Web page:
2019 Mitsubishi Triton GLX+ Club Cab 4x4

WITH its brutish new look, there’s no denying the 2019 Mitsubishi Triton has had a complete face lift. The soft curves are gone from our GLX+ Club Cab 4×4, replaced with seriously defined lines that make the stalwart ute stand out from the crowd.

Long considered one of the ‘go-to’ 4×4 choices for farmers and tradies alike, the Triton has, in more recent times, joined the Toyota Hilux and Ford Ranger as one of the nation’s top selling pickup options.

That’s mostly thanks to sales of the big brother dual/double cab versions of these three brands, but nevertheless, the Club Cab holds a popular place thanks to its useful rear seat space for either human occupants or gear storage.

We won’t bang on about the outside of the new look Triton too much though, suffice to say it’s astoundingly different from its predecessor, looks more modern than most of its rivals, and is definitely bold.

The new look will polarise ute traditionalists, if there is such a beast, and in its own way, will make buyers choose between something more unique in its look, versus the likes of rivals like the Volkswagen Amarok, Isuzu D-MAX or the Holden Colorado.

Colour options have had a shake up too, with different choices on different models and specifications across the range. In the case of the Club Cab 4×4, these include Sterling Silver (as tested), White, Red, Graphite Grey, Impulse Blue and Pitch Black.

Inside, the GLX+ Club Cab feels very pared back, even a little too basic. There’s no carpet, no adaptive cruise control (although there is cruise control), no leather seats; pretty much no luxuries. In essence it’s a work truck that’s a wee bit fancy.

Now, having said that, the interior is still a very nice place to be. There is a great infotainment system that a includes Apple CarPlay and Android Auto, an excellent 7.0-inch high resolution screen and full Bluetooth connectivity.

There are two USB charging ports and an HDMI port, and a pretty solid 4-speaker sound system. You’ll need a proper key to start her up, but it does have key-less entry. As is standard for Mitsubishi, there’s no SatNav either.

Other goodies it does have tough include rain sensing wipers that are also speed sensitive, and auto headlights with daytime running lights as well. The comfortable cloth seats are comfortable enough for long haul driving and the driving position is excellent.

Tilt and telescopic adjustment options on the steering wheel further enhance your ability to find the perfect driving position, and a reversing camera and parking sensors make this 5.2-metre long ute easy to park as well.

Despite there being a tonne of plastic inside a ute that is clearly targeting tradies who want something a little nicer than a tray back utility, it’s well done, and feels pretty damn comfortable for what it is.

The ‘suicide’ doors for your rear passengers can only be opened if the front doors are open, as is often the case, and for most this won’t be an issue, but it may bother some people, so we’re bringing it up.

As you might have already expected though, the rear seats are not really a place you’d want to be if you were too tall or there was a long journey to be had. It’s a Club Cab, and as a rear seat passenger your face is very close to the head rests on the front seats.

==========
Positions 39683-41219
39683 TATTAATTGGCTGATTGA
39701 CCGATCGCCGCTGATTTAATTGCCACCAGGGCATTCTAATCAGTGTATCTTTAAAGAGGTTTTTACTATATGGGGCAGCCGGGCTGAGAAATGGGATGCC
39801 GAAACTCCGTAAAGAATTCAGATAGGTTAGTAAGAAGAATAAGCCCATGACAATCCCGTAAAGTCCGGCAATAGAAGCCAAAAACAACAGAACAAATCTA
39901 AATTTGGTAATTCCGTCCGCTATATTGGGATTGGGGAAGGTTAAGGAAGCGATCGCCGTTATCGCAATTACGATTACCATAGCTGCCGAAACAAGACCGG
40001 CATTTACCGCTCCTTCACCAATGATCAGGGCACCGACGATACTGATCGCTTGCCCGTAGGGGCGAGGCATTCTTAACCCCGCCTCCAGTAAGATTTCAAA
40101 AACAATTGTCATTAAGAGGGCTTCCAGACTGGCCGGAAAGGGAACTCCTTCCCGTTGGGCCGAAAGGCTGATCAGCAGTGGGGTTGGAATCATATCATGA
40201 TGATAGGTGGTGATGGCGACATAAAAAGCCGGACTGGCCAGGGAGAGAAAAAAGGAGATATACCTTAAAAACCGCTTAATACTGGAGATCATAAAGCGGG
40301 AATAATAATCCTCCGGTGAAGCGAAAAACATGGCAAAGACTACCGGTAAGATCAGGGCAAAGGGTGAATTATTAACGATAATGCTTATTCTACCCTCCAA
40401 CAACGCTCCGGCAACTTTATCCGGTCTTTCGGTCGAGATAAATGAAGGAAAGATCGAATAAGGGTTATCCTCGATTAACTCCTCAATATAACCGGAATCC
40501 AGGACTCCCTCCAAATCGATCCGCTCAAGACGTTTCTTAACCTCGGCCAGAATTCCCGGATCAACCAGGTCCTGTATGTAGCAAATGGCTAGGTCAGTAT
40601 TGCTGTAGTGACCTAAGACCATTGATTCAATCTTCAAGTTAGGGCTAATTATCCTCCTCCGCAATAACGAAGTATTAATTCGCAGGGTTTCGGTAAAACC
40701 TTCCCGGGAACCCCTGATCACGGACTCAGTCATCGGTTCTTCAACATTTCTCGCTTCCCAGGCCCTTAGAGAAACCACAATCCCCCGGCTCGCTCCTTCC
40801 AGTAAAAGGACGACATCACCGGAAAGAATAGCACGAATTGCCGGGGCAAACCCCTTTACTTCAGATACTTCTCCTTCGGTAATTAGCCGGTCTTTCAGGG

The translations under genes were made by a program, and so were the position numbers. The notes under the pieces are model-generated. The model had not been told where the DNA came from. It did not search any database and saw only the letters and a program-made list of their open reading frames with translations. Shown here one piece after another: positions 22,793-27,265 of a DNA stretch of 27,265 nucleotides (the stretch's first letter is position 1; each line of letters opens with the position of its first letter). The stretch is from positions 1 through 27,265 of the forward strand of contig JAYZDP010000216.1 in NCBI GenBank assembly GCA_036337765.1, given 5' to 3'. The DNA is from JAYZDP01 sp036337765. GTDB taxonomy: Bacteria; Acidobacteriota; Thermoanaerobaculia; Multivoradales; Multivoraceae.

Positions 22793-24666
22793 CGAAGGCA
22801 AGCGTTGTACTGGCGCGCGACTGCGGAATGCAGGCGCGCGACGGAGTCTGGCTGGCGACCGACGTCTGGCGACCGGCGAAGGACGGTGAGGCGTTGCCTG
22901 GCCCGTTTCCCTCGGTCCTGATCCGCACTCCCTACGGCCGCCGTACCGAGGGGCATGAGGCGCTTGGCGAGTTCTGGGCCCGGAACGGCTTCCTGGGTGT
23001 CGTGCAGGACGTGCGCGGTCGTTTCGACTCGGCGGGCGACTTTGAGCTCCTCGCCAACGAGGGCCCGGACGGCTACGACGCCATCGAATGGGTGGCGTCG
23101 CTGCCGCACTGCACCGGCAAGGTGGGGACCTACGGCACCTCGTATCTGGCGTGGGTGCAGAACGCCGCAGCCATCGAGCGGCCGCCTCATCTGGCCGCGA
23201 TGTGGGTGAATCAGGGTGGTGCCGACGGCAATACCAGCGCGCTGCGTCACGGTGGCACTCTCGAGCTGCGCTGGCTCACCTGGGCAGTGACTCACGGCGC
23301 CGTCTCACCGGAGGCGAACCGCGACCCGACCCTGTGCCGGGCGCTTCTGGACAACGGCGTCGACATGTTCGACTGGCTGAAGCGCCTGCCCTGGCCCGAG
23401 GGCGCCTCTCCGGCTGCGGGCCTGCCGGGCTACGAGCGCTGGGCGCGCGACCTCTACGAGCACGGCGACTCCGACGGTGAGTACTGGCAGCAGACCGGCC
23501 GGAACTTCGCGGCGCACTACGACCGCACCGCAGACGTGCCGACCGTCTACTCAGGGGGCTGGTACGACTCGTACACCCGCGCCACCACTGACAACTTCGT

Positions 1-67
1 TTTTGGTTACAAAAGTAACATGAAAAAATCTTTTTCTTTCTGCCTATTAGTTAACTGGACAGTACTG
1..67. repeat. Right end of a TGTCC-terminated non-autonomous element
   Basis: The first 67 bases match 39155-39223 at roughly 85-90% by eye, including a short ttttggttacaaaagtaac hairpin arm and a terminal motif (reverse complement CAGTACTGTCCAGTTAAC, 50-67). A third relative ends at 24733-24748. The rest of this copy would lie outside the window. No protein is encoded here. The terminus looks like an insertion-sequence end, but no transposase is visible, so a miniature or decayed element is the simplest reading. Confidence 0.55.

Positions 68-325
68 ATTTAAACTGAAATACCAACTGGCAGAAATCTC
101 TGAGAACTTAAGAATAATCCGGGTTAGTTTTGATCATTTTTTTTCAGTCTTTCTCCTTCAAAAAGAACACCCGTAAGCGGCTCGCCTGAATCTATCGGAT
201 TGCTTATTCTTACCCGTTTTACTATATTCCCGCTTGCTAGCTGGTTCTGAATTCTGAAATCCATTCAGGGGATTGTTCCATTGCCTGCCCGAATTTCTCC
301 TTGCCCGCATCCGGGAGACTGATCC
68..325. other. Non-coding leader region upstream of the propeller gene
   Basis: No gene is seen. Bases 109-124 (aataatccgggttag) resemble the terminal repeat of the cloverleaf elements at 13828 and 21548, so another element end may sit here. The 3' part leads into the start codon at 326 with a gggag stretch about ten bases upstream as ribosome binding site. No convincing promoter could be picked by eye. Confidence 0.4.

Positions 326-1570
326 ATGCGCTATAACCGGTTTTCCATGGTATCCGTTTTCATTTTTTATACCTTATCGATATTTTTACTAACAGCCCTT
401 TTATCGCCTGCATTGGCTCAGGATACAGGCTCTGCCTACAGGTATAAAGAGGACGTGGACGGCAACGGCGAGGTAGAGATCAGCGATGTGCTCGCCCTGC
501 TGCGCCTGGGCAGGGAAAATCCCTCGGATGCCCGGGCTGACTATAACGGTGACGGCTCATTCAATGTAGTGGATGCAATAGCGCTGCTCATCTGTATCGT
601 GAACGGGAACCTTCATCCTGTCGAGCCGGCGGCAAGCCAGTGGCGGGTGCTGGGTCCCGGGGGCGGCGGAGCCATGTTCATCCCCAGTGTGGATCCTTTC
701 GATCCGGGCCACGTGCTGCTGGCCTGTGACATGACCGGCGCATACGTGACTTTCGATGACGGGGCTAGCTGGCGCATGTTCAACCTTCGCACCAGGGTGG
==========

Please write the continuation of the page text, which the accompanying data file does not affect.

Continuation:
There’s also very little leg room. It’s great if you want to drop a mate home basically, or you have younger people to ferry around on short trips to the shop or to weekend sporting activities.

The 133kW 2.4-litre turbo diesel engine is remarkably quiet and comes with plenty of power to get you off the line or for cruising down the freeway. With 430Nm of torque, and a super smooth 6-speed auto, it’s really good on the open road.

It’s a genuine go-anywhere weekender too, with a very capable 4×4 or 4WD system, whichever you prefer to call it. It comes complete with 4H and 4L options and does pretty well over the rough stuff.

It’s got leaf rear springs and while the driving experience is pretty smooth, the ride is a little rougher than you might expect overall. Among the other downsides to new Triton is the slightly lower towing capacity.

Unlike many of its rivals, who offer a 3.5-tonne towing capacity (let’s not talk about utes towing that much weight because we could go on forever), the 4×4 Triton is rated for 3-tonne of braked towing.

The upside for Triton buyers is a huge amount of tray space, with some 1.8-metres of length and 1.1-metres between the wheel arches, there’s more than ample carrying space for the camping gear or a heap of tool boxes.

We reckon you could just throw a mattress in the back and a tarp over the top, and camp right there in the tray. You might freeze to death in winter though. The 2019 Mitsubishi Triton GLX+ Club Cab makes good fuel economy too, at a combined 8.6-litres/100km.

It’s exceptional value for money as well, with a drive-away price of just $39,990. It comes with a 7-year 150,000 kilometre warranty and 3-years capped price servicing. The Triton also has a 75-litre fuel tank.

Our test vehicle was provided by Mitsubishi Motors Australia. To find out more about the 2019 Mitsubishi Triton GLX+ Club Cab (4×4), contact your local Mitsubishi Motors Australia dealer.

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